In 2018, Holder Construction did $1.38 billion in data center construction. As of May 2019, it had 28 data center projects in the works, and the firm expects construction this year to approach $3 billion. One such project—in Phoenix, for a large REIT—opened in July 2019 with 6 MW of processing capacity, and will reach 48 MW when it’s eventually built out to around 500,000 sf.
To keep pace with this sector’s expansion, Holder is increasing its headcount by 25%. “The AEC industry is very close to being overwhelmed by data center demand, especially for electricians,” says Tony TeVault, Vice President with Holder’s office in Atlanta. “Every market is at full capacity and equipment vendors are super-stretched.”
Data center sector growth is creating opportunities for AEC firms, as owners scramble to build facilities as fast as they can. “Speed to market” is this sector’s abiding objective, in part to accommodate looming 5G technology.
“As soon as a client receives a positive capacity demand signal in a region, the race is on to design and build a data center at rapid pace,” says James Coe, PE, Senior Principal with Syska Hennessy, whom BD+C interviewed with Joshua Fluecke, PE, LEED AP, Associate Principal. They note that engineering design teams are under pressure to adapt a provider’s prescriptive design within an eight- to 12-week window, and to offer construction administration support for an accelerated build schedule that typically falls between seven and nine months.
“Contractors need to use every tool at their disposal to ensure just-in-time delivery of materials and methods like prefabrication to shorten schedules,” says John Arcello, Advanced Tech Core Market Co-Leader with DPR Construction. “The magic will happen in the planning stages: preconstruction and VDC services have the tools to drive the process,” especially in design-build collaborations that he says are more common within this sector.
Another “tool” some AEC firms have availed themselves of is the acquisition of talent and market share to serve a consolidating sector with fewer and bigger players. Last December, the engineering firm Morrison Hershfield merged with CCG Facilities, a mission-critical engineering firm. And last March, HED joined forces with the data-center specialty firm IDG.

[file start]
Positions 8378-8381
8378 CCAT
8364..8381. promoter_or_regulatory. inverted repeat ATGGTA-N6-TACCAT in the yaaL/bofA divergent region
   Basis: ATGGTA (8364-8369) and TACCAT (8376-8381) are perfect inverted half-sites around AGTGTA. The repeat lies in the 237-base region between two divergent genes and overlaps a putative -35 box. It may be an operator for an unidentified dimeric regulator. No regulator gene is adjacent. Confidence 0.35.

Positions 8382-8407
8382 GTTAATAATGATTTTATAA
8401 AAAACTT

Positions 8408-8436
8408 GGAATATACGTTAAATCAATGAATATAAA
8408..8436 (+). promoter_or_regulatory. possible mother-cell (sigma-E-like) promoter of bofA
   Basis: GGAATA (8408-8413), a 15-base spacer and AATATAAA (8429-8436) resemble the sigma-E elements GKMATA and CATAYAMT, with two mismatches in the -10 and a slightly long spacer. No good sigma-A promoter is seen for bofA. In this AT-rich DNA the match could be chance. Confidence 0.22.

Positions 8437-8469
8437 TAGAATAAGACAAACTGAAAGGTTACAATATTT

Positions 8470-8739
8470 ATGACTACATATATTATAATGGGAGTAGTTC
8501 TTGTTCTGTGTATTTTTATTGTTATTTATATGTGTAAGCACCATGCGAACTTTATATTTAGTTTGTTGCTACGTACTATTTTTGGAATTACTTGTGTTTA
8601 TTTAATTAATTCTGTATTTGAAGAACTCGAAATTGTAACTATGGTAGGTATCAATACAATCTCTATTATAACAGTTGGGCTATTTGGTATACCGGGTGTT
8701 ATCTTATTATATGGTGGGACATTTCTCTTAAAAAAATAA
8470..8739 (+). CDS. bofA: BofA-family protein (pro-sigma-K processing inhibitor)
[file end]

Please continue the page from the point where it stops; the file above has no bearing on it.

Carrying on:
Hyperscale and edge data center facilities prevail
The sector is polarized between two dominant building types: massive hyperscale facilities and much smaller data centers for edge computing, which are usually located near population centers to ensure smooth content delivery.
Hyperscale data centers are simply getting bigger. Robert Sty, PE, LEED AP, Director of the Tech Sector for HDR, says that it wasn’t too long ago when data centers with 20 MW of capacity were considered large. Now, hyperscale campuses are being planned for 200 to 300 MW of power and millions of square feet. Gary Murphy, a Principal with HED, says data centers are being designed for 500+ MW. “Data centers are becoming more industrialized: as demand grows, so does their scale and performance.”
Water cooling for cabinets is becoming more prevalent, as owners push the envelope on higher allowable temperatures to lower their operational costs. Terence Deneny, Vice President of Structure Tone’s Mission Critical division, has seen some users locate IT racks in parking lots to test equipment tolerances and take advantage of free air cooling. Matt Lamont, HKS’s Vice President and Mission Critical Team Leader–America West Region, adds that a key discussion among clients revolves around driving the power usage effectiveness (PUE) ratio—the power entering the data center over the power used—to sub 1.15 levels.
These hyperscale facilities put pressure on local utilities to provide the power, water, and industrial wastewater required for their operations, says Ken Gilmartin, Jacobs’ Senior Vice President and GM–Advanced Facilities and Federal Solutions.
For one client, construction engineer McKinstry led the testing of four different power generation solutions within a live data center to determine the best solution for a rollout across multiple locations. (The client chose natural gas.) Dan Ronco, McKinstry’s Director of Electrical Construction, adds that more clients are considering renewable energy sources. He cautions, however, that “the hard part is making intermittent renewables work in critical, always-on environments.”
Edge computing facilities support the market’s time-critical functions (e.g., streaming). Coe of Syska Hennessy has seen micro data centers as small as one cabinet within a facility to 150 kW self-contained modular buildings. HKS’s Lamont says that the “maximum load” of edge centers his firm has worked on has been 1,000 kW, and they often run without human personnel.
“These types of facilities must be approached as a product design, and not as a custom solution for each location,” says Bruce Edwards, RA, a Principal with Morrison Hershfield. He elaborates that because edge data centers are pretty similar, their standardized design and construction lend themselves to prefabrication or modular options.
“Prefabrication and modular construction for data centers is becoming more consistent and reliable,” says Annette Allen, Fluor’s Vice President, Business Development–Life Sciences and Advanced Manufacturing. “They can reduce the amount of engineering required, and drive capital efficiencies, meaning cost and scheduling certainty.”